What startles me is that the same people who say they are pro-supportiveness and anti-bullying will use social media to say, or, more passive-aggressively, retweet and share mean-spirited comments and captions under the guise of humor.
What's the god-damn difference?
Is it "ok" because it's funny? You think bullies don't think they're being funny? They think they're fucking hilarious. They're not name-calling and teasing to be jerks, they're doing it to get laughs. Any stand-up comic can tell you that nothing feels as powerful as making people laugh.
Is it "ok" because you're shaming a faceless group of people instead of shaming a specific person? I guess that makes racism, misogyny, and prejudice against all kinds of people "ok."
Is it "ok" because you're doing it out in the open and not behind someone's back? Well, when your victim reads your snark and has their feelings hurt, they can take solace in the fact that you're humiliating them in public.
I think I have a sense of humor. I use sarcasm, irony, wordplay, self-deprecation, and I think I'm clumsy enough to add slapstick to the list. And as you can plainly read in the pages of this blog, I have opinions and am not shy about expressing them. But I really do try to stop and think about how my words will be taken. Maybe that's more practical than big-hearted of me. I'm not famous or popular and I can't afford to make enemies. But I'm not going to try and get popular by putting people down for a few yuks, either.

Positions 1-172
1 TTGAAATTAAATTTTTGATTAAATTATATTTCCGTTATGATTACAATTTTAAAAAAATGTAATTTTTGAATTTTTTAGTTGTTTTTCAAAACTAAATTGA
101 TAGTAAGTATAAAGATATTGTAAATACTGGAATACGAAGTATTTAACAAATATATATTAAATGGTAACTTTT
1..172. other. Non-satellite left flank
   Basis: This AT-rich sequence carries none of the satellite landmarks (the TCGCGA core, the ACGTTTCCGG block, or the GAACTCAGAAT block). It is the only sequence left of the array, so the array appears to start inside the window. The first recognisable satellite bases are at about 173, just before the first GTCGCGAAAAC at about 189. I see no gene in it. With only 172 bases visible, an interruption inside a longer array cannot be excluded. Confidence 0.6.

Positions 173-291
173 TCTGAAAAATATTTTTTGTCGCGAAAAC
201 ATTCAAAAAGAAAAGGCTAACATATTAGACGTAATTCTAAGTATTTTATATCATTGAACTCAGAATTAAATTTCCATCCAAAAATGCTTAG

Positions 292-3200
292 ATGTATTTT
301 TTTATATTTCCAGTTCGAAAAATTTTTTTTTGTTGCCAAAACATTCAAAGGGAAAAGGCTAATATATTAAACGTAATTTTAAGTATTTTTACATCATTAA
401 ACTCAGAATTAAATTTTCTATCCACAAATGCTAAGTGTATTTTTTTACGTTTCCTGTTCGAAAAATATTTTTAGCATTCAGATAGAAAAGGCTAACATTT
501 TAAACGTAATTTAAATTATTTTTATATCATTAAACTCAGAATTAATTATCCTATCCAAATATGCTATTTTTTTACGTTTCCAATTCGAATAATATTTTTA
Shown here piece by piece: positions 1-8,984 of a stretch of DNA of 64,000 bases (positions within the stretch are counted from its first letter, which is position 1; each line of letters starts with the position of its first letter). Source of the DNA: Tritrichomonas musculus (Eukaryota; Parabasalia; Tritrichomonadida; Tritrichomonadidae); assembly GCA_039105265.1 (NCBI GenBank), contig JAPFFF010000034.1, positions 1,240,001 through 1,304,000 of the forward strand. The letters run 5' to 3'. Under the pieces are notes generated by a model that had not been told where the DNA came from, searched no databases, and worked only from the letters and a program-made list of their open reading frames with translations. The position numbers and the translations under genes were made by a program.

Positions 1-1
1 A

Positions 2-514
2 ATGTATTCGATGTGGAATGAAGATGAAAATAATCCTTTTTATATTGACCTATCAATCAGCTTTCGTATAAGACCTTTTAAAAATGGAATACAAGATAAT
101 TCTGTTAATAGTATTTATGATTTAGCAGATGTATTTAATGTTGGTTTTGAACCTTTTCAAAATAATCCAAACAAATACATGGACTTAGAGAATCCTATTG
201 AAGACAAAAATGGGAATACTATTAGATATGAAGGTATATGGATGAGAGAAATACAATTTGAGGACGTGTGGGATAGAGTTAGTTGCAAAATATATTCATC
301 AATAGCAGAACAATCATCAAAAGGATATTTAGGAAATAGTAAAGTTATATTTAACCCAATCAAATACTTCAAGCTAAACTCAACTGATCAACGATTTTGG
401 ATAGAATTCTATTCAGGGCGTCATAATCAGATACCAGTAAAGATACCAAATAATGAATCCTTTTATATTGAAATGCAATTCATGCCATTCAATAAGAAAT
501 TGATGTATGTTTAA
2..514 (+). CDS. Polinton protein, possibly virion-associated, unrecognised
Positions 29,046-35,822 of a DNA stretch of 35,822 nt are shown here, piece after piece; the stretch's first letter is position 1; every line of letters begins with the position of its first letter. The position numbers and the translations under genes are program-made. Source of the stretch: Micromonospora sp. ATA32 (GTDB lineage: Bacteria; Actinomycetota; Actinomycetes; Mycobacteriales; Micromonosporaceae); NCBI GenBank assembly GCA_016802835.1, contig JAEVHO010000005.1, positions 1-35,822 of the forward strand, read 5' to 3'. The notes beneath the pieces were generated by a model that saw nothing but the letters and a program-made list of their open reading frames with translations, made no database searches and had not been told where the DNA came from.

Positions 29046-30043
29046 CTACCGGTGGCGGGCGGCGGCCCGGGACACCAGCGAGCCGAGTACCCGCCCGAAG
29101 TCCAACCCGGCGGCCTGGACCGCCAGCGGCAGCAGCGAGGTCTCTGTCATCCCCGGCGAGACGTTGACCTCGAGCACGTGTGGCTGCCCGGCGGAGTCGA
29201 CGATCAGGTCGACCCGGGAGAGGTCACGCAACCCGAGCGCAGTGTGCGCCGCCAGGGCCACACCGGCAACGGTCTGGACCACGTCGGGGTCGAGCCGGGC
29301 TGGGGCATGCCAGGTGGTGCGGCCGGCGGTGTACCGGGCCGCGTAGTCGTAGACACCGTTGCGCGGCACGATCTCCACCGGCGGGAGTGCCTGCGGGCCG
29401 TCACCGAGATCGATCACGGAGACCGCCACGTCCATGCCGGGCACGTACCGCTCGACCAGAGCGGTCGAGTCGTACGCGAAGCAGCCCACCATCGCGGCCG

I've come out against this kind of bullying before (see Four Things Women need to Stop Doing to Each Other and Stop Skinny-Bashing), but I was probably too specific. Let me open it up.
I don't always wear nice shoes. I accidentally write your instead of you're. Oh, and I sometimes use emoticons. ;) If making fun of me for these things and getting likes and lols makes you happy, well, I guess it's wrong of someone's happiness to make me sad, but... that's kind of sad.
And if you wear leggings for pants, you can still be my friend.